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Third, institutional affiliation and long-term feelings of loyalty are key to both a college’s mission and today’s language of branding. One key component of collective memory – that your memory is always moored within the social groups you are a part of – is the role physical structures and monuments play in inhabiting and perpetuating that memory. Simply put, the undergraduate may remember their college via USC’s Tommy Trojan, their library, their chemistry building or Ithaca College graduates may remember the Textor Ball or the Dillingham Fountain. Any of these choices moor the memory within the unique and specific physical reference point of their distinct college. Today, we are greatly in danger of only remembering another Dunkin Donuts, another Starbucks, another Barnes & Noble, another branded piece of apparel from college.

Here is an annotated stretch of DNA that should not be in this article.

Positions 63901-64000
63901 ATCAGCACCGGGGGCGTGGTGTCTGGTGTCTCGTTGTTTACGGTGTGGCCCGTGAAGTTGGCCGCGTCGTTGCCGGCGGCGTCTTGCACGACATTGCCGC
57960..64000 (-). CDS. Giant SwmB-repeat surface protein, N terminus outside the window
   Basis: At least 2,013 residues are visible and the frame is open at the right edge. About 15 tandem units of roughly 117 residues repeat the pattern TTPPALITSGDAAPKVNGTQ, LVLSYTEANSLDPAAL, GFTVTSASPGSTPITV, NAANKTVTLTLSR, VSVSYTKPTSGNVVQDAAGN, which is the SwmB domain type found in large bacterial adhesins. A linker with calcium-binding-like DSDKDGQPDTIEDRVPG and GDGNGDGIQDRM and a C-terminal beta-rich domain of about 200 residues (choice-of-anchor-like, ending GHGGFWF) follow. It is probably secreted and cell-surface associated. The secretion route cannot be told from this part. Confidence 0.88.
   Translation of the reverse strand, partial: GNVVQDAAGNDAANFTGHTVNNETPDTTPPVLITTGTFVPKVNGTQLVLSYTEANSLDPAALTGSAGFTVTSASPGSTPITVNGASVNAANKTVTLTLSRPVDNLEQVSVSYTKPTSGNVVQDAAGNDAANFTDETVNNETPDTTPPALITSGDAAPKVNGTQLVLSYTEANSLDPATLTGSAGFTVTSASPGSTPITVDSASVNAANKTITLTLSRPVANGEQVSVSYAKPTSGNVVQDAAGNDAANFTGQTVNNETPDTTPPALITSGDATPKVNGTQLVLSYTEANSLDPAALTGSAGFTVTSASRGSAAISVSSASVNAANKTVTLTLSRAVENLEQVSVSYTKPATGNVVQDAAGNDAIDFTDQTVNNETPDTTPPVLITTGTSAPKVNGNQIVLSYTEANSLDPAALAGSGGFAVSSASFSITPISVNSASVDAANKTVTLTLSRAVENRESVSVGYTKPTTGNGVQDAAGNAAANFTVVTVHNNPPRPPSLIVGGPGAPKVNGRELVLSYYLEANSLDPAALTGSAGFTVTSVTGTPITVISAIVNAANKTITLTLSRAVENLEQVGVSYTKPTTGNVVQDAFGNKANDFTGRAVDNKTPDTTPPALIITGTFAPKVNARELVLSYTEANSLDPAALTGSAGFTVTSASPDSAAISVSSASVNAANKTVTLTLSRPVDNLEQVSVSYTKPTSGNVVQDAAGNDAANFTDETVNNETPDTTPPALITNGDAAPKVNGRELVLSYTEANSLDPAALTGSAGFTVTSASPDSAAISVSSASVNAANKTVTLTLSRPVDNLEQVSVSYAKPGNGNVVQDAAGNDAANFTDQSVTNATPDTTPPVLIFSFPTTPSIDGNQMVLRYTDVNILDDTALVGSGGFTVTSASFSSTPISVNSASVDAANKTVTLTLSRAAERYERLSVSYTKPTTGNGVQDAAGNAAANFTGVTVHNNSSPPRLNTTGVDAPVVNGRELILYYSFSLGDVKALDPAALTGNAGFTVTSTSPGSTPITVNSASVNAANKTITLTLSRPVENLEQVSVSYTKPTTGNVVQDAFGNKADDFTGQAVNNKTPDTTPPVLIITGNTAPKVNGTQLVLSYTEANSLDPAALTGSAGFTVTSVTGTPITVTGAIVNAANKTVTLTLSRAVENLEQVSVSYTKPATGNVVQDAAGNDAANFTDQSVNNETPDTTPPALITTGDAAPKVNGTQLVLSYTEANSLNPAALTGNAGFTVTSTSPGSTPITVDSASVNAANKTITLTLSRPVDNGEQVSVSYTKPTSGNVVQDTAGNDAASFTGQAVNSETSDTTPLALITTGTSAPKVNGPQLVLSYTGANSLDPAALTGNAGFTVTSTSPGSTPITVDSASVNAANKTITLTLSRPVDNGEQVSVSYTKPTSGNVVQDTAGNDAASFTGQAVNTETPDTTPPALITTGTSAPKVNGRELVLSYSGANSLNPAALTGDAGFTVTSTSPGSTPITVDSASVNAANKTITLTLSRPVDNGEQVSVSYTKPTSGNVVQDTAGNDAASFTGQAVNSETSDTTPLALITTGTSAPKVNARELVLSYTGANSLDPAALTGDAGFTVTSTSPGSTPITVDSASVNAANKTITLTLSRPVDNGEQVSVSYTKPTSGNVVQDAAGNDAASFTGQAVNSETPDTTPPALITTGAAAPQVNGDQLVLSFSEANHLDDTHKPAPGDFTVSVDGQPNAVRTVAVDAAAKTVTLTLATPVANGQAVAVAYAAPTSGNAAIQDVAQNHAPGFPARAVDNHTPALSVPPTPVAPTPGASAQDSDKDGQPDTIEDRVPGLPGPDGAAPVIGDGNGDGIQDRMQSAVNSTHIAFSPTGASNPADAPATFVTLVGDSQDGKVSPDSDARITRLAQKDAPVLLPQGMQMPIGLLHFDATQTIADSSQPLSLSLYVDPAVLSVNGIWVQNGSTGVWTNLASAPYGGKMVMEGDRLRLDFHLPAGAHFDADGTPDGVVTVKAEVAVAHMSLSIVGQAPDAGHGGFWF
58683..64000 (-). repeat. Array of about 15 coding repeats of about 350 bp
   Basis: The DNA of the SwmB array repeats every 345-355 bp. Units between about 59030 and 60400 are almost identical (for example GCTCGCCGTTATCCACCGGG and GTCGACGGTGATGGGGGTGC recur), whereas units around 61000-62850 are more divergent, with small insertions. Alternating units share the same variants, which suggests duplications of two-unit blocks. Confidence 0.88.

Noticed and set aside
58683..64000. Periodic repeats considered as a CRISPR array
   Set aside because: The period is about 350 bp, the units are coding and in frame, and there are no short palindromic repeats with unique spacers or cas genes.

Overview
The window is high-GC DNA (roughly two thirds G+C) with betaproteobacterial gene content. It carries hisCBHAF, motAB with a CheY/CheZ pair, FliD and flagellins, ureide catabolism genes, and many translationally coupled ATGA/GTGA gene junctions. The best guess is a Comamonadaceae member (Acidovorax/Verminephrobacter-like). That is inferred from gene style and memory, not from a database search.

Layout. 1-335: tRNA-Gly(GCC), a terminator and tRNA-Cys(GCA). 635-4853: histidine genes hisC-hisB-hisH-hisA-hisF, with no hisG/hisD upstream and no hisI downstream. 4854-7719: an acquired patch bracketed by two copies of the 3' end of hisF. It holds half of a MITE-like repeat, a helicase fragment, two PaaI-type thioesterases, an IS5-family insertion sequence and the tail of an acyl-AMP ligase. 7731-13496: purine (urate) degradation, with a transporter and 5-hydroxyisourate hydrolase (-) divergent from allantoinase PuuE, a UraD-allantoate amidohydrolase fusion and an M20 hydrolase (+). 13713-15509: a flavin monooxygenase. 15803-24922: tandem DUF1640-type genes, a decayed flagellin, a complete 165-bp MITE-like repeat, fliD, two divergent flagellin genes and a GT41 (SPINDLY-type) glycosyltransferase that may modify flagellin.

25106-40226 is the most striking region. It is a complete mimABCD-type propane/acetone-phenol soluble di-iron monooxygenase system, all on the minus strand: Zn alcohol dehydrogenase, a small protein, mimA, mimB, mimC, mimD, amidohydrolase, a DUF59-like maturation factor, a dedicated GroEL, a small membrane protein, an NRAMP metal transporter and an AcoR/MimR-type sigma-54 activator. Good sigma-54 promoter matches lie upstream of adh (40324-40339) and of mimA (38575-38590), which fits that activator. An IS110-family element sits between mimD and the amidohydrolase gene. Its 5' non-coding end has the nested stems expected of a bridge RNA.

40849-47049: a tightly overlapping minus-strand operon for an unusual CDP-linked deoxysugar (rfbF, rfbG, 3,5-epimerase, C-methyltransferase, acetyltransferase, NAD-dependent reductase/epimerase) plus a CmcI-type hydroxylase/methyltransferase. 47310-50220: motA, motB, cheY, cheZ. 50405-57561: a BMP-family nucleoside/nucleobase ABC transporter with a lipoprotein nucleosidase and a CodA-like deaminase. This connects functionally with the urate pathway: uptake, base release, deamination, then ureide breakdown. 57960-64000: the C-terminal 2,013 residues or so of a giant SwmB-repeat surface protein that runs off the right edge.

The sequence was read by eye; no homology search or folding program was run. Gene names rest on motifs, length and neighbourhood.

My final point comes from Kendzior’s insight that in today’s social-media based digital economy risk is shifted away from those with capital and power, and the economy has less spaces for older notions of prestige. We see this with our poor undergraduate forced to work for free at an unpaid internship for an old prestige name that will ultimately not provide her much advantage in a fast-paced, digitally networked economy. This is Kendzior’s point, but I want to work backward to the intern’s time in college and these postmodern construction projects. Everything I have mentioned up until this point leads the cynical component inside of me to ask: “why are college’s investing in such large-scale capital-investment projects that trade in reproduction and simulation in order to attract meal-plan buying freshman, when the prestige and social-networks they once solely could bestow upon the graduate, can no longer keep up with the advantages provided by the smartphone in that undergraduate’s palm?”